• In 2009, the Serious Fraud Office in England and Wales opened an inquiry into Mr Levene’s business affairs.He was subsequently charged with fraud and pled guilty (Condescendence 4).
  • On 7 July 2010, the liquidator was appointed to HC (Condescendence 1).
  • On 5 November 2012, Mr Levene was sentenced to 13 years imprisonment (Condescendence 4).

Relevant legislation
[22]      The Prescription and Limitation (Scotland) Act 1973 provides inter alia:

6  Extinction of obligations by prescriptive periods of five years

  1. If, after the appropriate date, an obligation to which this section applies has subsisted for a continuous period of five years –
    1. without any relevant claim having been made in relation to the obligation, and
    2. without the subsistence of the obligation having been relevantly acknowledged,

then as from the expiration of that period the obligation shall be extinguished …

      1. Schedule 1 to this Act shall have effect for defining the obligations to which this section applies …

(4)   In the computation of a prescriptive period in relation to any obligation for the purposes of this section –

  1. any period during which by reason of –
    1. fraud on the part of the debtor or any person acting on his behalf, or
    2. error induced by words or conduct of the debtor or any person acting on his behalf,

the creditor was induced to refrain from making a relevant claim in relation to the obligation …

shall not be reckoned as, or as part of, the prescriptive period:

Provided that any period such as is mentioned in paragraph (a) of this subsection shall not include any time occurring after the creditor could with reasonable diligence have discovered the fraud or error, as the case may be, referred to in that paragraph …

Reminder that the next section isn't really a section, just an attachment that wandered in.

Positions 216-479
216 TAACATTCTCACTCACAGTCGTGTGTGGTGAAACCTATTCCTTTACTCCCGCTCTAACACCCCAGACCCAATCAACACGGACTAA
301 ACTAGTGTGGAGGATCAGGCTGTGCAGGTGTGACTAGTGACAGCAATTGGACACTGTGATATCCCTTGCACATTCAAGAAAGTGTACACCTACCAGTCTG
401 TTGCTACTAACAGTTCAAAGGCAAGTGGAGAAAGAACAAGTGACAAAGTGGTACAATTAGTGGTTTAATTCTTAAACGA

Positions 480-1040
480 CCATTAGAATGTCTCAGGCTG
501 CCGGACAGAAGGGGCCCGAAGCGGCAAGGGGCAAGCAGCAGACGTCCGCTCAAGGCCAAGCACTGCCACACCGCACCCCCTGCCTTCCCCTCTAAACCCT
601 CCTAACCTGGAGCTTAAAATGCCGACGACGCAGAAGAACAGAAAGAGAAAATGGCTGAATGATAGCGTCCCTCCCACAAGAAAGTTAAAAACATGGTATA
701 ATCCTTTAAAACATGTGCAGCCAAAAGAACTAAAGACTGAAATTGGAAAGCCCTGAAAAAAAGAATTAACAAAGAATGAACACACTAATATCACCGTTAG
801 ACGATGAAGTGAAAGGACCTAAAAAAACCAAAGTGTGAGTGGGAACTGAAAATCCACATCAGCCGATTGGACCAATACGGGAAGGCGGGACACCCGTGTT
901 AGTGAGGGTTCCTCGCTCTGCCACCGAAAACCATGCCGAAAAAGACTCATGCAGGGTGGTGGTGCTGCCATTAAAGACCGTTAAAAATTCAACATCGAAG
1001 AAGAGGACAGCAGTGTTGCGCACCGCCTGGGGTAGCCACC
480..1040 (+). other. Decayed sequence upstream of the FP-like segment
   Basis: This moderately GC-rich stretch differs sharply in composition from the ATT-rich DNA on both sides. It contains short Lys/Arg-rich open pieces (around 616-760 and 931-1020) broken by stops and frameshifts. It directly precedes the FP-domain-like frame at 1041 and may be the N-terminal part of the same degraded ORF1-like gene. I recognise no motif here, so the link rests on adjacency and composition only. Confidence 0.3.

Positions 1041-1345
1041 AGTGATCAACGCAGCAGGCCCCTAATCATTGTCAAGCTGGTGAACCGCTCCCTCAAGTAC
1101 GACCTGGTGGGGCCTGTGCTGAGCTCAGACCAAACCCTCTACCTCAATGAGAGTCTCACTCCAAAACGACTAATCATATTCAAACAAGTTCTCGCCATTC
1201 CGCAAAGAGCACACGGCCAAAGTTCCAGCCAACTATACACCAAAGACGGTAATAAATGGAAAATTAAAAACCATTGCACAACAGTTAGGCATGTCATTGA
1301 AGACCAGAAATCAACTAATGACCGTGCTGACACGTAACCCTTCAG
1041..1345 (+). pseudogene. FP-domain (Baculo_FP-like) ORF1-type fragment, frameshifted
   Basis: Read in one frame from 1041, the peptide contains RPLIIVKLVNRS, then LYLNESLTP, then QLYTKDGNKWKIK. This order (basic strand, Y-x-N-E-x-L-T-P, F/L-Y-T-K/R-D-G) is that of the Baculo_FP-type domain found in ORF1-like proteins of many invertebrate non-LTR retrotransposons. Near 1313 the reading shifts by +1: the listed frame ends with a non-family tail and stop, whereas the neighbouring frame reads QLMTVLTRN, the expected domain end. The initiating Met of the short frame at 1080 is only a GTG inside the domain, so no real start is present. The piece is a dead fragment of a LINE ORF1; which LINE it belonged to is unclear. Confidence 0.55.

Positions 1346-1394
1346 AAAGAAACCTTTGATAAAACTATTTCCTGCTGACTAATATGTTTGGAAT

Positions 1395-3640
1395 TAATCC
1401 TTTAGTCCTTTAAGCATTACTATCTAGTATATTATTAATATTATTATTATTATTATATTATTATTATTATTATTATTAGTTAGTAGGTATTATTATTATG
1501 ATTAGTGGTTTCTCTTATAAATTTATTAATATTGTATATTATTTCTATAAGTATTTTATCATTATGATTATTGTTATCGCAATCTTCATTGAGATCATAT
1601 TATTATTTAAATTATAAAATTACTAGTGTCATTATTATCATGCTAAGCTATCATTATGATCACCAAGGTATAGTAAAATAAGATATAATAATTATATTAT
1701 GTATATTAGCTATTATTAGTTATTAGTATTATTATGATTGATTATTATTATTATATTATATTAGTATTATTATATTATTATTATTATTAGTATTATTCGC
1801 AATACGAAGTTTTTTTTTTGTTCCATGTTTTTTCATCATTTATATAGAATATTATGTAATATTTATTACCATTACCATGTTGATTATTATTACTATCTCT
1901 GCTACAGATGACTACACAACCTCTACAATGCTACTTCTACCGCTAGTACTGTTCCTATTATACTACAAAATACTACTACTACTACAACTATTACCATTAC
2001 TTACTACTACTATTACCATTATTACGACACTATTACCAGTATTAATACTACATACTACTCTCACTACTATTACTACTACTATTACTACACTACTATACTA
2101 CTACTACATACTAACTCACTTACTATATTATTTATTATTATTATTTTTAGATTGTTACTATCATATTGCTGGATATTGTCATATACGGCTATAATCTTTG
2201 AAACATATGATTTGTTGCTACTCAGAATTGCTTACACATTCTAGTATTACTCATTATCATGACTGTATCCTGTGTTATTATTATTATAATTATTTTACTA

11 Obligations to make reparation

  1. Subject to subsections (2) and (3) below, any obligation (whether arising from any enactment, or from any rule of law or from, or by reason of any breach of a contract or promise) to make reparation for loss, injury or damage caused by an act, neglect or default shall be regarded for the purposes of section 6 of this Act as having become enforceable on the date when the loss injury or damage occurred …

(3)   In relation to a case where on the date referred to in subsection (1) above … the creditor was not aware, and could not with reasonable diligence have been aware, that loss, injury or damage caused as aforesaid had occurred, the said subsection (1) shall have effect as if for the reference therein to that date there were substituted a reference to the date when the creditor first became, or could with reasonable diligence have become, so aware …